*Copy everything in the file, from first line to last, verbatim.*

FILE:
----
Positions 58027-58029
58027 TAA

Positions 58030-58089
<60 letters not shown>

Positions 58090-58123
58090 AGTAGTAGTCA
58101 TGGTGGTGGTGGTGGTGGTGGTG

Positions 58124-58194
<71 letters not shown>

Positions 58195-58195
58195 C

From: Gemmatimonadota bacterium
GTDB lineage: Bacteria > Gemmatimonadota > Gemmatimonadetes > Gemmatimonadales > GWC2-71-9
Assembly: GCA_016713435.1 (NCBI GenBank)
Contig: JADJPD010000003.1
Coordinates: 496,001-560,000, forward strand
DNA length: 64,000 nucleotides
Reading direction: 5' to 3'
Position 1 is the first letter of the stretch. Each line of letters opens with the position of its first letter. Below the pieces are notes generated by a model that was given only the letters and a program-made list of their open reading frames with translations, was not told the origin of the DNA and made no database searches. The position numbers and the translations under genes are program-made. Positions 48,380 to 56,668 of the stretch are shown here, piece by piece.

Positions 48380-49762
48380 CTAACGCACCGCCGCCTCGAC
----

Positions 58027-58029
58027 TAA

Positions 58030-58089
<60 letters not shown>

Positions 58090-58123
58090 AGTAGTAGTCA
58101 TGGTGGTGGTGGTGGTGGTGGTG

Positions 58124-58194
<71 letters not shown>

Positions 58195-58195
58195 C

From: Gemmatimonadota bacterium
GTDB lineage: Bacteria > Gemmatimonadota > Gemmatimonadetes > Gemmatimonadales > GWC2-71-9
Assembly: GCA_016713435.1 (NCBI GenBank)
Contig: JADJPD010000003.1
Coordinates: 496,001-560,000, forward strand
DNA length: 64,000 nucleotides
Reading direction: 5' to 3'
Position 1 is the first letter of the stretch. Each line of letters opens with the position of its first letter. Below the pieces are notes generated by a model that was given only the letters and a program-made list of their open reading frames with translations, was not told the origin of the DNA and made no database searches. The position numbers and the translations under genes are program-made. Positions 48,380 to 56,668 of the stretch are shown here, piece by piece.

Positions 48380-49762
48380 CTAACGCACCGCCGCCTCGAC